A three year investigation by the advocacy group, Earthworks finds that regulators in Ohio failed to act on more than a third of complaints by residents living near oil and gas development.
Earthworks looked into pollution from the oil and gas industry, and how Ohio handled citizen complaints from 2018 – 2020. It concluded that Ohio’s public complaint system is “effectively impossible for the public to use.”
“There are a lot of barriers that we encountered in using the complaint system,” said Leann Leiter, one of the report’s authors. “I think would be even harder for the general public to try to squeeze in around the other activities of their lives, without a specialized set of knowledge.”
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As part of its investigation, Earthworks employed certified thermographers to use optical gas imaging (OGI) at oil and gas wells, natural gas compressor stations, and other industry infrastructure. OGI can make visible the unseen air pollution caused by intentional safety releases, equipment failures, and operator errors in oil and gas fields.
In some cases, Earthworks found leaks of methane and volatile organic compounds like benzene.
Based on these findings, the group along with residents filed 31 complaints with Ohio’s Environmental Protection Agency (OEPA), Department of Natural Resources (ODNR) and Department of Health.
According to the report, the agencies took action to reduce pollution in nine cases (29% of complaints). In three cases (10%), regulators contacted facility operators and conducted inspections, but did not issue any violations.
Twelve cases (39%) did not lead to any action by regulators. The results of the remaining seven complaints are unclear, as the cases remain open.
The report also found Ohio agencies lack consistent protocols and policies on the handling of public complaints. “Neither OEPA nor ODNR have publicly issued any requirements for inspectors and other staff to respond to complainants in particular ways or within specific timeframes,” according to the report.
It sometimes took multiple filings, repeated emails and phone calls to get a response on whether and how a complaint was being addressed. There was a clear “luck of the draw” element to the complaint filing process, with variability across regulatory districts and individual inspectors, according to the report.
In a 2019 investigation, The Allegheny Front found similar experiences of people who complained about the oil and gas industry to ODNR. An analysis of complaints to the agency from 2009 through 2018 showed that 2,906 complaints were specifically about the oil and gas industry. A deeper analysis of 2017 data found that of 389 complaints, three-quarters appeared to be unresolved.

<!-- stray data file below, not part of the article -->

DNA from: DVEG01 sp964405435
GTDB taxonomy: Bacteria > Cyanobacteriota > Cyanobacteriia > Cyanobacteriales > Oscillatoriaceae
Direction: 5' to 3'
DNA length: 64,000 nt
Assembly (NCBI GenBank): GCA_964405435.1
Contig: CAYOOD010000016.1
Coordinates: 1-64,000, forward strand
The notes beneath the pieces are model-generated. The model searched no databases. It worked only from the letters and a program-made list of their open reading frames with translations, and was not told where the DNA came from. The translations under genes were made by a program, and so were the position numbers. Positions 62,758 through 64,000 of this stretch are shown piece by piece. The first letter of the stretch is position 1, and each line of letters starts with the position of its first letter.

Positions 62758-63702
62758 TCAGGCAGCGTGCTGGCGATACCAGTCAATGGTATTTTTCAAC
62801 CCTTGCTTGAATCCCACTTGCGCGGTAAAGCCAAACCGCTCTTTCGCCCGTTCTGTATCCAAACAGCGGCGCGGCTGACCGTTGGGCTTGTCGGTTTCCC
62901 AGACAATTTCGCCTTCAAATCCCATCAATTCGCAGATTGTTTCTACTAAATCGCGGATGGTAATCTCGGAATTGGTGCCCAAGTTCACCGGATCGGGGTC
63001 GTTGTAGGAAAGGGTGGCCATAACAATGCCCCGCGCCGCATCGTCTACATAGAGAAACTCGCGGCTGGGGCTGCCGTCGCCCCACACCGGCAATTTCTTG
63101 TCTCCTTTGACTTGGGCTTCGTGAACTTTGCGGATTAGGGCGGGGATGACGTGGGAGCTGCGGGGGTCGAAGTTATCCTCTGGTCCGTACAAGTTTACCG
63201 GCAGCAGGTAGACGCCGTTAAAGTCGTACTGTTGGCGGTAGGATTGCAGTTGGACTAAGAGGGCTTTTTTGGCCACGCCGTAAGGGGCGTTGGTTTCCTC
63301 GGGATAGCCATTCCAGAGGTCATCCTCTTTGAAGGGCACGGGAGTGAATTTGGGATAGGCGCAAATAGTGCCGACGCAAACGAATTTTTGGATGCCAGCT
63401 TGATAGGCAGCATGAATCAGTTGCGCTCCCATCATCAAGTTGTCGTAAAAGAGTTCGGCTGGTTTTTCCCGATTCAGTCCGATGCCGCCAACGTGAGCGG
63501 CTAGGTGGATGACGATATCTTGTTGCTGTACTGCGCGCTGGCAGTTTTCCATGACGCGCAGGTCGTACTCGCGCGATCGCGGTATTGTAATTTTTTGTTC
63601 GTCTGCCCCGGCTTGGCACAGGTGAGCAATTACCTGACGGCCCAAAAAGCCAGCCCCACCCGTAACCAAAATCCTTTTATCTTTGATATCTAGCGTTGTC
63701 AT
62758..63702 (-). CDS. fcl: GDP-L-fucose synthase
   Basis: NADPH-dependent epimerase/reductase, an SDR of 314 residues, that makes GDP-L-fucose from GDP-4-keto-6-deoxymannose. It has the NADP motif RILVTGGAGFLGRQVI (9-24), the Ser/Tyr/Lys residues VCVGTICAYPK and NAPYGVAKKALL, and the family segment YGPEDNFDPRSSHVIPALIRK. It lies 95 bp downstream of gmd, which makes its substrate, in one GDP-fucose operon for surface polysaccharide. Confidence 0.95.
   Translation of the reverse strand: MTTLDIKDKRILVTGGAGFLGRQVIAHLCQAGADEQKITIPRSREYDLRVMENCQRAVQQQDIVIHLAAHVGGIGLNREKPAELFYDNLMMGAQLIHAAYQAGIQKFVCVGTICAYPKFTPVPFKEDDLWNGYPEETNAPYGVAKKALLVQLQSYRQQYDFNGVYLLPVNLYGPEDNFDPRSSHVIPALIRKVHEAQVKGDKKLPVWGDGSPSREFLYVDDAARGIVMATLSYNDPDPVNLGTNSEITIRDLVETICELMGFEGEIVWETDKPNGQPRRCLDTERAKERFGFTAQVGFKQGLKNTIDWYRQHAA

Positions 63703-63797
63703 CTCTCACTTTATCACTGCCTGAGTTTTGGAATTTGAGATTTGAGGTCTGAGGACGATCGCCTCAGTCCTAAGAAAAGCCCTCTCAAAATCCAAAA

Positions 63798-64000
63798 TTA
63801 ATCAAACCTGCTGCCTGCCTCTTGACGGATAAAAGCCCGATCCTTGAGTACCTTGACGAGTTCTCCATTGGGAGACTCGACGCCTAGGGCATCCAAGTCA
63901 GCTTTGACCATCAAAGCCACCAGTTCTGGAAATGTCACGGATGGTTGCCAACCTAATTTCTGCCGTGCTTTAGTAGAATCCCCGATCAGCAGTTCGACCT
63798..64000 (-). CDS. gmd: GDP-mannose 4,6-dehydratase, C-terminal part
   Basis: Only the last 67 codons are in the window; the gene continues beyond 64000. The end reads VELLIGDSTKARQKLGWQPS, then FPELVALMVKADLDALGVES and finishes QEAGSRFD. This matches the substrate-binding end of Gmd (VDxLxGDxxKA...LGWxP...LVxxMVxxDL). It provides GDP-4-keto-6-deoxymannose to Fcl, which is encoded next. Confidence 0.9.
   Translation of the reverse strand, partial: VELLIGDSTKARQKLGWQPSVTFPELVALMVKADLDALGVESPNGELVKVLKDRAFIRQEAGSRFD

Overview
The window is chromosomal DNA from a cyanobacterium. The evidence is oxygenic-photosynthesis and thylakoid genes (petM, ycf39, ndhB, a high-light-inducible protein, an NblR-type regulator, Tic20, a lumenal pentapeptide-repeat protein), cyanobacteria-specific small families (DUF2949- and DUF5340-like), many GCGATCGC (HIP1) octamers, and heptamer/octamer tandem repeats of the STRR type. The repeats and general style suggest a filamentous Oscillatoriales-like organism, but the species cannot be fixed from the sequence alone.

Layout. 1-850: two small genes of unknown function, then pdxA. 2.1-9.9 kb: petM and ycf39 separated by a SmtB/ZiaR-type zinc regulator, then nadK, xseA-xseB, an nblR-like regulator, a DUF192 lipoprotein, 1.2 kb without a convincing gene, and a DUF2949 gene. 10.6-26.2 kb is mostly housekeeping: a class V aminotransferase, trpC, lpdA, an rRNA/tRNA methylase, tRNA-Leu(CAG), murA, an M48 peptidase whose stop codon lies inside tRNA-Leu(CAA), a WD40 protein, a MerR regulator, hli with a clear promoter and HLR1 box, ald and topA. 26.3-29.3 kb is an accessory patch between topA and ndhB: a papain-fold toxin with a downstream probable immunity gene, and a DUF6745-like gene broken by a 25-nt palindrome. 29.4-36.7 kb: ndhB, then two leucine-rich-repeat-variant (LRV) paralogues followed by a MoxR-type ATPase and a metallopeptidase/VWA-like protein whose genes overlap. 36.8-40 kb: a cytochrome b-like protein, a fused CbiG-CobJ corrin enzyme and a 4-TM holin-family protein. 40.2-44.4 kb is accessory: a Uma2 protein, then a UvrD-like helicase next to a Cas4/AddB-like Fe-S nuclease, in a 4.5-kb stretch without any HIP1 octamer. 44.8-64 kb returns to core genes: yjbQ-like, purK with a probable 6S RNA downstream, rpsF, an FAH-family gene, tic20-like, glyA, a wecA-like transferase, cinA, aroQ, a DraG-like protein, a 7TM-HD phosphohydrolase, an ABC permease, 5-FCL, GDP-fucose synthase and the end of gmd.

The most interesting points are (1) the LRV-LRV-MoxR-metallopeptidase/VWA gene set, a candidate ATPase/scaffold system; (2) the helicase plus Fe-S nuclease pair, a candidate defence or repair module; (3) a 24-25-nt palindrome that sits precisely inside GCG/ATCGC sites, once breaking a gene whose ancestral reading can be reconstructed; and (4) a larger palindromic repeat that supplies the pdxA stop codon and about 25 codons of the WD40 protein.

As part of the investigation, 26 people with unresolved cases from 2017 were interviewed. Eighteen said they were not satisfied with the state’s response to their complaints. They told stories about their water turning orange overnight, about piles of dirt being dumped in farm fields, about sulfur smells, and fish kills.
LISTEN to some of these Ohio residents’ stories (produced by Jack Austin):
Some Ohio Citizens Who Complained About Oil and Gas Feel “Abandoned” by the State
Leiter said their investigation found that Ohio is biased toward industry, and the results show that this bias even reaches into the complaint process, meant to focus on citizens’ concerns.
“[The complaint process] is presented as sort of their hope for getting help,” she said. “And it’s extremely concerning that that dynamic continues through in that area that’s supposed to be designed to serve the public.”
Earthworks outlines several improvements in its report, like having inspectors work directly with people who file complaints, and providing a publicly accessible tracking system for complaints as well as a map.
In an email, Ohio EPA spokesman James Lee said the agency is responsive to those who contact it for assistance. “We also have staff who conduct inspections, respond to citizen complaints, and review reports to help ensure compliance,” he said.
Lee also said oil and gas operators are required to obtain permits that meet state and federal air pollution rules, and pointed to leak detection and repair requirements that help control emissions of volatile organic chemicals and methane.
ODNR did not respond with a comment for this story.